It's plain. It's simple. And it's because of that, in a hotly contested NFC East, that Philadelphia (7-3) stands alone in first place and is in the driver's seat for a division title.
Vick has returned from a monthlong absence with broken ribs to lead the Eagles to three straight wins, the last of which was Sunday night's 27-17 win over the New York Giants at home.
"That was big, to go ahead in the division and beat two tough defenses, two weeks, back-to-back," Vick said of defeating the Giants and Redskins in a span of seven days. "It's tough. It says a lot about the guys in that locker room and it says a lot about our organization. We lay it all out on the line each and every week."
The Eagles meet the Bears (7-3) in Chicago on Sunday.
"Now, we have to keep working. Each day we know as a team, we're a work in progress," Vick said. "We strive for perfection, even though we know perfection, being perfect, is far-fetched."
Against the Giants, Vick watched two of his passes dropped in the end zone, one by his favorite target, DeSean Jackson and the other by the usually sure-handed Jason Avant. On both drives, the Eagles were forced to settle for field goals.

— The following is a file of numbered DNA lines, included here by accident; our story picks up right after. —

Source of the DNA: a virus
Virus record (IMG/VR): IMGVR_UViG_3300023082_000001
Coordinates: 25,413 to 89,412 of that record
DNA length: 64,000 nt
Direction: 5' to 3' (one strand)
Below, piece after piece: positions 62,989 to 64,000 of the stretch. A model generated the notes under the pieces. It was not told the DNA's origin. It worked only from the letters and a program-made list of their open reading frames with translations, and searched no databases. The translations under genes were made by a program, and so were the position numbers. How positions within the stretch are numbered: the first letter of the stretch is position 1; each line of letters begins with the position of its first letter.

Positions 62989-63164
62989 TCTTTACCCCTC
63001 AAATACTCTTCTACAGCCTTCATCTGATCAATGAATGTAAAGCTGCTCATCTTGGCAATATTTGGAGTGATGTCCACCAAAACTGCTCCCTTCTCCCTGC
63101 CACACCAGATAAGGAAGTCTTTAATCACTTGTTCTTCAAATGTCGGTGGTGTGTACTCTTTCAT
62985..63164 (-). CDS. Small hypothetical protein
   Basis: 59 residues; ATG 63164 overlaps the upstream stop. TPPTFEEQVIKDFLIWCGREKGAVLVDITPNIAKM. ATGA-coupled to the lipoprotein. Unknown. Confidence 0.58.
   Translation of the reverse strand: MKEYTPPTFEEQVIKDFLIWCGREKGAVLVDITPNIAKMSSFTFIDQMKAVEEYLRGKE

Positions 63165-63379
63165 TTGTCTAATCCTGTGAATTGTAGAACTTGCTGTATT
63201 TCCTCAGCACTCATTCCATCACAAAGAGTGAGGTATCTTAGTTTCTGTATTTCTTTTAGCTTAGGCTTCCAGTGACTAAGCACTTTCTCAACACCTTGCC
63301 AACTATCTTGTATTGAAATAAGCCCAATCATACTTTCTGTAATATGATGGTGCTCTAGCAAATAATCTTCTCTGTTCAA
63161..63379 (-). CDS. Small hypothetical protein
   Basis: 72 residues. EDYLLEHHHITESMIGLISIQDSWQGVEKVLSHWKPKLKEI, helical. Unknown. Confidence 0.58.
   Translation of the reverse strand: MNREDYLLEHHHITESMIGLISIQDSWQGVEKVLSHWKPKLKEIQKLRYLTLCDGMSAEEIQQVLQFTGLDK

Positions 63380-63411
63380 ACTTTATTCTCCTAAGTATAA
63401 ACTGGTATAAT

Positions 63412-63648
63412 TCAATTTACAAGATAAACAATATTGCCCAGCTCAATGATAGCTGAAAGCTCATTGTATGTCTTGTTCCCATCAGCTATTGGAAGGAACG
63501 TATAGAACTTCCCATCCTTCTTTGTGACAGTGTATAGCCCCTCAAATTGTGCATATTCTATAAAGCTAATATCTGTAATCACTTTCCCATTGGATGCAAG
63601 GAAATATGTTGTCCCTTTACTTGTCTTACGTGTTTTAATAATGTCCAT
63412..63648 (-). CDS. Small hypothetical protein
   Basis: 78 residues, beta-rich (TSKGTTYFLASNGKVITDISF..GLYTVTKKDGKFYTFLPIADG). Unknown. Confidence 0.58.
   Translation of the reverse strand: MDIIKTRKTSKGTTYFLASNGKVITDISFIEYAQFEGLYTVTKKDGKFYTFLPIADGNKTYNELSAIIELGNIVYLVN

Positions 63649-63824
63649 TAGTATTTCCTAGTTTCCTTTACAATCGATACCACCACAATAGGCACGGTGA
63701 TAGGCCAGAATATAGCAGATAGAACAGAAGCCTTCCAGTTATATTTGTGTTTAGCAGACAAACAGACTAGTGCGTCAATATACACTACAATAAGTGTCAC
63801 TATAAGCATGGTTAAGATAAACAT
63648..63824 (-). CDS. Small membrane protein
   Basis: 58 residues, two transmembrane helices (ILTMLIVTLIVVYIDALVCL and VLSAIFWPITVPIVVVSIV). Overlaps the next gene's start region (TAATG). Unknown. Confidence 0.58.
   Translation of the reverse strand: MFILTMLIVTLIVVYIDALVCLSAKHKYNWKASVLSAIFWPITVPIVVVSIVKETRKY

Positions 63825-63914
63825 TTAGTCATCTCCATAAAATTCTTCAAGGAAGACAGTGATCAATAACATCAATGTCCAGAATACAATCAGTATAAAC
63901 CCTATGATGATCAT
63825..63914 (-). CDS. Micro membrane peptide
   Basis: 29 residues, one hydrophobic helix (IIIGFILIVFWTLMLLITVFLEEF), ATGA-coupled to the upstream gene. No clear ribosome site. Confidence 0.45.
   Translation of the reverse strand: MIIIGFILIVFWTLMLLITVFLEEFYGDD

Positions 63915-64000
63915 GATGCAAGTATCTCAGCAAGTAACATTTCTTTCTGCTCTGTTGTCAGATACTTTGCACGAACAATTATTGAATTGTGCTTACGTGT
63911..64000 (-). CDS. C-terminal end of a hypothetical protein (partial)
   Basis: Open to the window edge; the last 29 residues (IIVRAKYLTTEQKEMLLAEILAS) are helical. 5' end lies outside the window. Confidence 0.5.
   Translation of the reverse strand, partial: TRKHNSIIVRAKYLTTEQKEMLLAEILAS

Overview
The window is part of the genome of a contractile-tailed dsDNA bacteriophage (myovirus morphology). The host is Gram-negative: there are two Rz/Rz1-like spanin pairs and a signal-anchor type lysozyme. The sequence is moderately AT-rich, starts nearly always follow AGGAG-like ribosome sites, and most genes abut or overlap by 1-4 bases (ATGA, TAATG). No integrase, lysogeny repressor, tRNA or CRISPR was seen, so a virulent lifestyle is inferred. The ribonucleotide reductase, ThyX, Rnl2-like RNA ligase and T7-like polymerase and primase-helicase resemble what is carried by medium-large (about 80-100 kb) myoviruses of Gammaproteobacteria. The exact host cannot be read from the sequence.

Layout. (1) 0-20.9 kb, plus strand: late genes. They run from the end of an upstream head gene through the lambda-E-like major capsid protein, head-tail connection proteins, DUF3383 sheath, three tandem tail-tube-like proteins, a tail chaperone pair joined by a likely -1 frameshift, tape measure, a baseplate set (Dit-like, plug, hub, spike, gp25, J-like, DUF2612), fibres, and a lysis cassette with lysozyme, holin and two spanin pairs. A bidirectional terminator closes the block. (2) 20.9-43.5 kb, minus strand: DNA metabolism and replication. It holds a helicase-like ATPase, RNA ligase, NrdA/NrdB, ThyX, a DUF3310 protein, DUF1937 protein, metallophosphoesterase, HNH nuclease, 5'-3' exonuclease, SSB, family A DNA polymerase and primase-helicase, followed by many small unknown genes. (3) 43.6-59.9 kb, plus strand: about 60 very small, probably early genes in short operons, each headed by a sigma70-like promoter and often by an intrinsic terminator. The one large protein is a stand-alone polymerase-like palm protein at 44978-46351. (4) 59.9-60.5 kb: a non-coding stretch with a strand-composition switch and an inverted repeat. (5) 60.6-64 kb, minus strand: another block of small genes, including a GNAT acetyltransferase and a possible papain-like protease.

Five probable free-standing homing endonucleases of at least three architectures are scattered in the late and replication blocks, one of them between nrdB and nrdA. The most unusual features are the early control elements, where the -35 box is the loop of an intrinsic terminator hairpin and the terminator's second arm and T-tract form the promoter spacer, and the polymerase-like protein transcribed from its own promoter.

"We can limit our mistakes, limit our turnovers and be more efficient in the red zone," Vick said. "I'm very disappointed that we didn't put the ball into the end zone more than we did and that just can't happen. We'll correct it."
It won't be easy against the Bears. Chicago has only allowed 22 points combined in the past three games, and the Eagles offense, as hot as it may be, isn't coming off one of its best performances.
"We overcame some things, dropped balls, penalties, a blocked field goal," Eagles coach Andy Reid said. "When you overcome adversity like that, it's a good thing."
Vick has done nothing but battle adversity since he was released from prison last year. First, he had to find a team to give him another chance. Then, he spent last year acclimating himself to the Eagles system, while being used primarily as a gimmick.
And now, this year, it's been the ribs, it's been the guessing game as to who is the starter, and it's been the pressure of performing in a proud city such as Philadelphia.
"You have to be a tough nut to play that position," Reid said. "I mean you better be tough. (Vick) got banged around there, but he stayed in and made plays. That's what you need to do."
The results speak for themselves. Vick engineered the Eagles and Reid's first-ever win over Peyton Manning and the Colts. He helped put up 59 points in a Monday night rout of Donovan McNabb and the Redskins. And he engineered a come-from-behind win with a 90-yard touchdown drive after the Giants took a 17-16 lead on Sunday night.
"This one was good, yeah, because we were facing all types of adversity and things weren't going our way," Vick said about the win over the Giants. "Their defense was flying around and our guys were upbeat and played with a lot of attitude and a lot of heart. We knew were going to have to pull it out in the end, and to be able to just stand tall and make the plays we needed to make, it was very gratifying for this team."